$14.00
  • Limited edition 2CD set includes a live set recorded at Buxton Opera House."The bleak setting of BJH’s first album in 14 years – and their first since Woolly Wolstenholme cut his life short – evokes rumination on the times when the harvesting is done and one is to gather stones. That’s how the things are set in motion with a tiredly flowing “If You Were Here” until its pining ennui takes a vertiginous turn at the song’s end, when John Lees’ voice starts spinning from channel to channel for the listener to land on familiar ground which hasn’t been trodden for so long. Nor for nothing the record’s cover features a scenic view from the Northern parish of Saddleworth where the group come from.Once on terra firma, the band’s patented sense of humor kicks in, too, and the riff of “The Real Deal” casts rocks far enough, with “it’a a long way back” argument, to convince yer olde fan the album is exactly what this track’s title suggests, yet even those who’ve been following BJH for four decades won’t be prepared for the brass-brandishing “On Top Of The World” that makes the homecoming glorious. Anxious love pours out of the record’s title piece depicting local landscapes and the twangy memory-lane emotions, but the album is as ancient as it is modern.Thus, the slow boogie “In Wonderland” satirizes today’s ways of communication, with web acronyms thrown in for a chorus, and alloys the slang use of “schmetterling” with the ensemble’s symbol: a butterfly. Such an integrity lurks also in the alliteration between “North” and its predecessor, “Nexus,” as well as in the literary appropriation of Saddleworth’s Ammon Wrigley’s poem for the parting that is “The End Of the Day” wherein the gods of Ale and Mirth give birth to a child which can be a child of the universe, an important part of BJH’s lore. It’s elegiac rather than jolly, though, but Jez Smith’s piano in “Ancient Waves” and Lees’ guitar render this melancholy warm and delicate, while, for all its twilight shimmer, the 9-minute “On Leave” – surely a Woolly tribute – joins the pantheon of the band’s best ballads, whereas the quiet communal merriment fills the folk lustre of “Unreservedly Yours” that oozes the ultimate, if autumnal, dedication.With the parallel existence of another BJH, featuring Les Holroyd, “North” could have been a simple attempt of reclaiming the legacy; instead, it turns out to be a shining addition to the classic canon." - Let It Rock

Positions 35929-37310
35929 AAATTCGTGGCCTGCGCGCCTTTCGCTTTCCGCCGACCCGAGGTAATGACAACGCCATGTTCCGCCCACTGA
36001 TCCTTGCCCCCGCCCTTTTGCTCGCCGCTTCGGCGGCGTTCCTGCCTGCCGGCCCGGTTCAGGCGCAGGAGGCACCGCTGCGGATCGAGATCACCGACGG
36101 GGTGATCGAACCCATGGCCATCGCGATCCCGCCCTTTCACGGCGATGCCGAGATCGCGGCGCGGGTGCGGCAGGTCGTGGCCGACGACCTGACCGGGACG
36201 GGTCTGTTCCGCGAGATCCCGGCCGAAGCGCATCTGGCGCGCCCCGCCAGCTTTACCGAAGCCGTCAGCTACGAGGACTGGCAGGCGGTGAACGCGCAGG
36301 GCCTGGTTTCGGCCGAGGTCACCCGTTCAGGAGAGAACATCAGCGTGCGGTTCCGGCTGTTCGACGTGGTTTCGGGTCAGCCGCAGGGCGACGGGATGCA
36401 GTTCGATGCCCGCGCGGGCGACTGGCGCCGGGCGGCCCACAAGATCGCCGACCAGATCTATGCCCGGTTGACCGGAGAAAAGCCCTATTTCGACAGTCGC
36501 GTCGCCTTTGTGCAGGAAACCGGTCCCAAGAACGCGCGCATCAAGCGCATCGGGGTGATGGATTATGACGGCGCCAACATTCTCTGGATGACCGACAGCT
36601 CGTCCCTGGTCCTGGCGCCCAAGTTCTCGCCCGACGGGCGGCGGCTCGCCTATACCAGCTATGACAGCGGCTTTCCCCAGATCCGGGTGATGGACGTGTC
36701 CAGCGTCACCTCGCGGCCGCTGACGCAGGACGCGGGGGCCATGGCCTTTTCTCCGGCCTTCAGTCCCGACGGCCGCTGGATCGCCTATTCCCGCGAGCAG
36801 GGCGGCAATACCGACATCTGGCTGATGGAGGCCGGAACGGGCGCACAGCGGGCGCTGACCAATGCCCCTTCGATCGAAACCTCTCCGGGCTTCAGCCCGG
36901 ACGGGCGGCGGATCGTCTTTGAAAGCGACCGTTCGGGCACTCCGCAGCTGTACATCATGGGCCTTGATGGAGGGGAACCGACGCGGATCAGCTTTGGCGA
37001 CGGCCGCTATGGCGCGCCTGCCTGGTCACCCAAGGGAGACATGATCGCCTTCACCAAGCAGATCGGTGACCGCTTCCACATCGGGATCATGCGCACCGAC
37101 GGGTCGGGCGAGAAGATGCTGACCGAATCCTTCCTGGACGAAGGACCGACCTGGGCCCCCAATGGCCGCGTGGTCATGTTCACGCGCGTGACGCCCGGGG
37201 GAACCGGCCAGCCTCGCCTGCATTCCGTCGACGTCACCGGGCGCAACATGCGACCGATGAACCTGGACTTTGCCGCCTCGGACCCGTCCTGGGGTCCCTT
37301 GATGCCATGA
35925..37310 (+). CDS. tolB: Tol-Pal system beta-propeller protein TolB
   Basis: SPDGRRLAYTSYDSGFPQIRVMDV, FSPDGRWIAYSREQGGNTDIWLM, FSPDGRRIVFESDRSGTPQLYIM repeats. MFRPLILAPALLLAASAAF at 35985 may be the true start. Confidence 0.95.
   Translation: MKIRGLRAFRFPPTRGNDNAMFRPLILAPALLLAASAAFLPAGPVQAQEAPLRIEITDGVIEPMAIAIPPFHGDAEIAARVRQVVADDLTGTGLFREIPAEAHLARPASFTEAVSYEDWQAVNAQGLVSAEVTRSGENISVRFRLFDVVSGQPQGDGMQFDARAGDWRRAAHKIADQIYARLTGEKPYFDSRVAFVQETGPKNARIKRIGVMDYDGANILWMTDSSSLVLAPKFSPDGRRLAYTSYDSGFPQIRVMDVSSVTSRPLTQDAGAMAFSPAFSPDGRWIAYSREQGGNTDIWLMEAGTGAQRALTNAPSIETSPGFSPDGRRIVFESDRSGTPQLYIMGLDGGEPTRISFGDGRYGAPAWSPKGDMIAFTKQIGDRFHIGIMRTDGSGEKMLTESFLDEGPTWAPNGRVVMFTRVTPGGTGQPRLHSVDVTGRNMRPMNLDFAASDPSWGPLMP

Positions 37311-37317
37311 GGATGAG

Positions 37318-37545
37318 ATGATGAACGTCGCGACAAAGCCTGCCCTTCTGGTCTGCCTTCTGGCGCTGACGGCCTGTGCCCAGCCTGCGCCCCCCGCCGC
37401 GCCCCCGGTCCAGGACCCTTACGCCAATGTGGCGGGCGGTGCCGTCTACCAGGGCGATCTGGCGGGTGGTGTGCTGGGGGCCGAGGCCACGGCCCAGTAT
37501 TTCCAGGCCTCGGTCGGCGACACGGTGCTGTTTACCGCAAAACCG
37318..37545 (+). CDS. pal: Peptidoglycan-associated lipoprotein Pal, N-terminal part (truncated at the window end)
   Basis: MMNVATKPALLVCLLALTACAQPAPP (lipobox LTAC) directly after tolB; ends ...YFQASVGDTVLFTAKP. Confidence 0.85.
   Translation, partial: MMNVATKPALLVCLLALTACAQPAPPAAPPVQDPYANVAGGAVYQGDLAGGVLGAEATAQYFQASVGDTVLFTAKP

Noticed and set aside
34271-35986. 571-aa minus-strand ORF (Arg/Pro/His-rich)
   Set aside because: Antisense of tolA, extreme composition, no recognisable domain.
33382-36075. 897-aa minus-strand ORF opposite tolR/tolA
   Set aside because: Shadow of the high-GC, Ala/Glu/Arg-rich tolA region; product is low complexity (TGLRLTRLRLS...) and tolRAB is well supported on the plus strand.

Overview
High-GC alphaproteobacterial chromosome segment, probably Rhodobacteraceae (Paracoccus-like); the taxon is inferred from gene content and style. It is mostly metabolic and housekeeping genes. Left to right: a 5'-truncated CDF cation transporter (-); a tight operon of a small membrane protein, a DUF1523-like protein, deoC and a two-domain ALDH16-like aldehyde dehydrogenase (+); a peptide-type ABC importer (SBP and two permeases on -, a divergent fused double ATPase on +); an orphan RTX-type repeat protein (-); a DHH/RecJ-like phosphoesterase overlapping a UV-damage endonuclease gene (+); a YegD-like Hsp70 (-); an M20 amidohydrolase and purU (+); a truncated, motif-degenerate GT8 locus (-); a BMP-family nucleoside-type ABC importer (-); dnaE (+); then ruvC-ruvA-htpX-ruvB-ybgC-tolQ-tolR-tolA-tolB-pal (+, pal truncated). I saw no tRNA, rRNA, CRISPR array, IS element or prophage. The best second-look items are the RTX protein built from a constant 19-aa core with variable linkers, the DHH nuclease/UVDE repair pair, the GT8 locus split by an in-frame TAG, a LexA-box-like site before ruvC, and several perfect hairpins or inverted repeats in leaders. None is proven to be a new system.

$17.00
  • Debut album from this Italian crossover band.  Secret Tales is not traditional rock progressivo italiano style of music.  This blends together symphonic rock, medieval and Celtic folk, and maybe even some subtle touches of metal around the edges (but barely).  This is a Black Widow Records release so expect an overlay of dark subtext.  Female vocals are in Italian and fit the ominous music perfectly.  There is an otherworldly ominous quality to the whole affair.  Its a concept piece and it would definitely help if you spoke Italian but the music by itself has a dark beauty."Secret tales of an enchanting journey that takes place over time in a kingdom disappeared from who knows how long ...Kings, queens, princes and princesses, fairies, witches and magical and grotesque creatures rotate with their stories in a fabulous location, where the figure of the demiurge-Unicorn overhangs and protects everything and everyone, from the monstrous Faust to the sweet Elf. Emotions without boundaries, to other infinite universes ... The charm and enchantment of soft and dreamy music, full of fabulous side dishes and lyrically supported by parts sung in Italian, English and French by Princess Tiziana Radis: the debut album of the Secret Tales is an imaginary sound that turns his gaze to the ancient traditions of Celtic folk-medieval, alternating dark atmosphere and refined symphonic progressive melodies… A work of great emotional impact !"
    $16.00